Earthquake: Canadians Turn to Social Media Instead of Diving for Cover

Yesterday afternoon at 1:41pm EDT, a 5.0 magnitude earthquake shook Quebec and Ontario and it looks like people ran to Twitter instead of diving for cover. Once again, social media beat traditional media to the punch (as if this is news nowadays), although mainstream outlets were quick to report the news shortly thereafter.

We did a little research on social media activity regarding the earthquake using Radian6. Some interesting stats:

  • Prior to the earthquake, there were approximately 100-300 mentions of earthquakes on social networks per hour.
  • There were over 31,000 mentions of earthquakes between 1 and 2pm today. That number doubled to almost 65,000 mentions in the hour following the earthquake (between 2 and 3pm).
  • There have been roughly 170,000 mentions of the earthquake since the earthquake began.
  • The first tweet was posted just seconds after the earthquake began at 1:41:41 EST.
  • Users generally decided to tweet the news rather than update their Facebook statuses. While many Facebook updates are private, publicly available updates were outnumbered by tweets by about 8 to 1.

While a majority of the tweets and updates were tinged with surprise, it’s nice to know people hadn’t lost their sense of humour. A few of the funnier posts on Twitter included:

  • “The earthquake triggered a tsunami at the G20 fake lake” – @AndrewFstewart
  • “The earthquake in Toronto was just thousands of England fans jumping back on the bandwagon” – @mlse
  • “That wasn’t an earthquake. It was just Quebec trying to separate.” – @stevepayne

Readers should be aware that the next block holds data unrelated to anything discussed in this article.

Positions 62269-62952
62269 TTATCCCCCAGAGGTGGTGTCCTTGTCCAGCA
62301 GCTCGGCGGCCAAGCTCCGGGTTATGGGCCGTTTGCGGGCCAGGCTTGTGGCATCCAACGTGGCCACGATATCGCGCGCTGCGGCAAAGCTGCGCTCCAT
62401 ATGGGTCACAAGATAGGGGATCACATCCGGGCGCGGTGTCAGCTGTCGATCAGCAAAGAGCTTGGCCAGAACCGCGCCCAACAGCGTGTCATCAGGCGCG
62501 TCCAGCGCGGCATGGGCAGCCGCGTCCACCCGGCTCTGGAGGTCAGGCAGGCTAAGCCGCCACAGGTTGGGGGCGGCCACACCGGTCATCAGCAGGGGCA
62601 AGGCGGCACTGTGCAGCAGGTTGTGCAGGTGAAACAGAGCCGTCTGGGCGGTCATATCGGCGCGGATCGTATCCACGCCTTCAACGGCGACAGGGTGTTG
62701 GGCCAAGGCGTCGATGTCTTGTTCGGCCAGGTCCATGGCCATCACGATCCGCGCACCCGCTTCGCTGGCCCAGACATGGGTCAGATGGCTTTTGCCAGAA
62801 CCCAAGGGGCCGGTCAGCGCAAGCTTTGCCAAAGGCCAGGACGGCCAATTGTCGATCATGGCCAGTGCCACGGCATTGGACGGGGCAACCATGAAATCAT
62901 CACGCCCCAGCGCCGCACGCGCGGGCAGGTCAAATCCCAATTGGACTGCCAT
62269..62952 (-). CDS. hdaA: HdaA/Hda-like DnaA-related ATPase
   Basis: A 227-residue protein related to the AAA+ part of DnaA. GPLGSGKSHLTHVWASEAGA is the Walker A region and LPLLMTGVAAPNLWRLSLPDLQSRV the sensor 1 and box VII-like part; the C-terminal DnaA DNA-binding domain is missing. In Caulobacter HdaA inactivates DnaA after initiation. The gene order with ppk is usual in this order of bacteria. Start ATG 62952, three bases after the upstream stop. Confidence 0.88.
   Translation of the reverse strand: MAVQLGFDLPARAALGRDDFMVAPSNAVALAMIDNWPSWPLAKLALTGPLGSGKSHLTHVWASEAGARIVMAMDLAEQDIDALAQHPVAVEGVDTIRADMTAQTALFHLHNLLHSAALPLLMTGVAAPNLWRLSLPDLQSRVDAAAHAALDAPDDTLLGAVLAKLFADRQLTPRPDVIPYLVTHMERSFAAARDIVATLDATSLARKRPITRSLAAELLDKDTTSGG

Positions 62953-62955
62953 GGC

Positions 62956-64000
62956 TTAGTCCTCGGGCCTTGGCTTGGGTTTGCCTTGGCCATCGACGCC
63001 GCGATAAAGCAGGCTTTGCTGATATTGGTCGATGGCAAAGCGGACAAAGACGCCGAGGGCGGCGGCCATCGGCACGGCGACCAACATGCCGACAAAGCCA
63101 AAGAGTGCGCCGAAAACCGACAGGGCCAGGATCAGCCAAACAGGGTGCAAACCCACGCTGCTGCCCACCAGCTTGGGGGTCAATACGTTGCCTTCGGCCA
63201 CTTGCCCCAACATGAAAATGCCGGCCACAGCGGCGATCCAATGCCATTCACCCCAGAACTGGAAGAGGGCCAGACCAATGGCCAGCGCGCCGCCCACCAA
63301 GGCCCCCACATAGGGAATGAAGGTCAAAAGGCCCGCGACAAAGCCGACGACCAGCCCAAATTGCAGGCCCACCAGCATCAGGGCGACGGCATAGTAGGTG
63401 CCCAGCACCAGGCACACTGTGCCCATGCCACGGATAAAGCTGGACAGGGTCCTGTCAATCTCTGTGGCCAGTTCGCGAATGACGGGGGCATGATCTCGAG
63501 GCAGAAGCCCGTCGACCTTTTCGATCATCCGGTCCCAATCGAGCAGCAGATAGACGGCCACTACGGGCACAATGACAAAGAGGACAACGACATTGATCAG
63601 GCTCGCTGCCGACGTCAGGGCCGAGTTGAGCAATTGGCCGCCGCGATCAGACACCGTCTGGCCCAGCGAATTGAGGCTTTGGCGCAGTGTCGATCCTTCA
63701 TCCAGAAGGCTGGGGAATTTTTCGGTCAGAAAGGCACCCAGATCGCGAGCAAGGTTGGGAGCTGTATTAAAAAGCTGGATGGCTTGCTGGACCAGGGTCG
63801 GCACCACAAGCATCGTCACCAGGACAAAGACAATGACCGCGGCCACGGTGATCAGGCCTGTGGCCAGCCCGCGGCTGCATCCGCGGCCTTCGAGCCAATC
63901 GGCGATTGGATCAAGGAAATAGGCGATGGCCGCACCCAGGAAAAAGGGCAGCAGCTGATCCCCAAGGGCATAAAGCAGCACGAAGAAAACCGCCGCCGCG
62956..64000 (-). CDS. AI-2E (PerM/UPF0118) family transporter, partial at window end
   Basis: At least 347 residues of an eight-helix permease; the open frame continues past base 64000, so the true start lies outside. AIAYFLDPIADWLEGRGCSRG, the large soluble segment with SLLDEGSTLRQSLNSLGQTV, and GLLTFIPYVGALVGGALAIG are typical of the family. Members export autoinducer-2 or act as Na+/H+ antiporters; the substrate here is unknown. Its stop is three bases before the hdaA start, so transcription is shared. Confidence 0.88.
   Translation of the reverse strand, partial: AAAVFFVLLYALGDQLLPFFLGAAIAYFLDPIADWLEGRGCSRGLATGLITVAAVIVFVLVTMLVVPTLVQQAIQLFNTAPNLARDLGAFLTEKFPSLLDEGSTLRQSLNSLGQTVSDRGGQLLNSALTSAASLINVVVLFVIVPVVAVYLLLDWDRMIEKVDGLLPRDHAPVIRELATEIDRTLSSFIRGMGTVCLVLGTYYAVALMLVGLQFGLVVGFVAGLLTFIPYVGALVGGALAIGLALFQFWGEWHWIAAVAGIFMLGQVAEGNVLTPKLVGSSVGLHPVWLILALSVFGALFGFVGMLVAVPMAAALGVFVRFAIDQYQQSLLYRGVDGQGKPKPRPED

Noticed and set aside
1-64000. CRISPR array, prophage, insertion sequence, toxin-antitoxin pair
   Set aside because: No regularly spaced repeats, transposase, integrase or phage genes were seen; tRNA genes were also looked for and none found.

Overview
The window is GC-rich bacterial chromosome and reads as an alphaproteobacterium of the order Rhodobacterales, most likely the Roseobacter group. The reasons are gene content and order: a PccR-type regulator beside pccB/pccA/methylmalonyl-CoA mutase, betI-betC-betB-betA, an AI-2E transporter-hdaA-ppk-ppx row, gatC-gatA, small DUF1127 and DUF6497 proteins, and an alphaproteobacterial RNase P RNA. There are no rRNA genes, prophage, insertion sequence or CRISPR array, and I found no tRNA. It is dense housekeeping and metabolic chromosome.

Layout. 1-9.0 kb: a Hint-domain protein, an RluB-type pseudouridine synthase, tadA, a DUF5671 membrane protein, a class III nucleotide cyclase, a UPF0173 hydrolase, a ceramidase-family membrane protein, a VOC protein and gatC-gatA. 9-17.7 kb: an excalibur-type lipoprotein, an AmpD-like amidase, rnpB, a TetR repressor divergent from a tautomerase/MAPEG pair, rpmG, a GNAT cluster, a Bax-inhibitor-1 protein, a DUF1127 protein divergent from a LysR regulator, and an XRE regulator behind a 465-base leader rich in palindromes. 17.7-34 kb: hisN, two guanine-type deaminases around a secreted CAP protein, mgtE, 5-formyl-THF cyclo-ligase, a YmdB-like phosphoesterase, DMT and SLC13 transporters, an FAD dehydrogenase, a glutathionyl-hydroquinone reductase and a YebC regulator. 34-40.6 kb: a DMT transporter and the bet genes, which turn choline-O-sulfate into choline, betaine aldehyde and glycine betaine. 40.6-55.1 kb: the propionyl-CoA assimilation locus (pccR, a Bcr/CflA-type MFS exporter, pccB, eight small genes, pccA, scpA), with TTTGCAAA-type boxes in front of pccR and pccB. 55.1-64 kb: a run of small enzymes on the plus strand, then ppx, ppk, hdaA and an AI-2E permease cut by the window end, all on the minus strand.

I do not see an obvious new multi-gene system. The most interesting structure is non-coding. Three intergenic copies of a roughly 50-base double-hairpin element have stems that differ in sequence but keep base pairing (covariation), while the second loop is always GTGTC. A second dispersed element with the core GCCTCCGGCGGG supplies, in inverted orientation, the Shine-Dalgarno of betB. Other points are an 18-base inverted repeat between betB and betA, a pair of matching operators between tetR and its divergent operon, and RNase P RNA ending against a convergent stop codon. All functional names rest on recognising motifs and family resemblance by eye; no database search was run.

• “Widespread disappointment across Toronto at news that it was not, in fact, the epicentre of the quake” – @ivortossell
  • “So #earthquakes actually improve the TTC. Go figure. RT @680News: TTC fully operational.” – @josephdee

Erin Bury has a great post on some other funny tweets over at BlogTO.

This is another example of the power of social media in providing up-to-the second news in a way that would have been unimaginable a few years ago.

Update: Interesting post from Joe Boughner on whether it really matters that social media beat the mainstream media to the punch. My take: I like Joe’s points, and Twitter certainly plays a different role to mainstream journalism – it’s not about substantial coverage in the same way. However, in a world where traffic (and ad dollars) flows to the first piece of substantial coverage on the event, being first does matter.

Dave Fleet
Managing Director and Head of Global Digital Crisis at Edelman. Husband and dad of two. Cycling nut; bookworm; videogamer; Britnadian. Opinions are mine, not my employer's.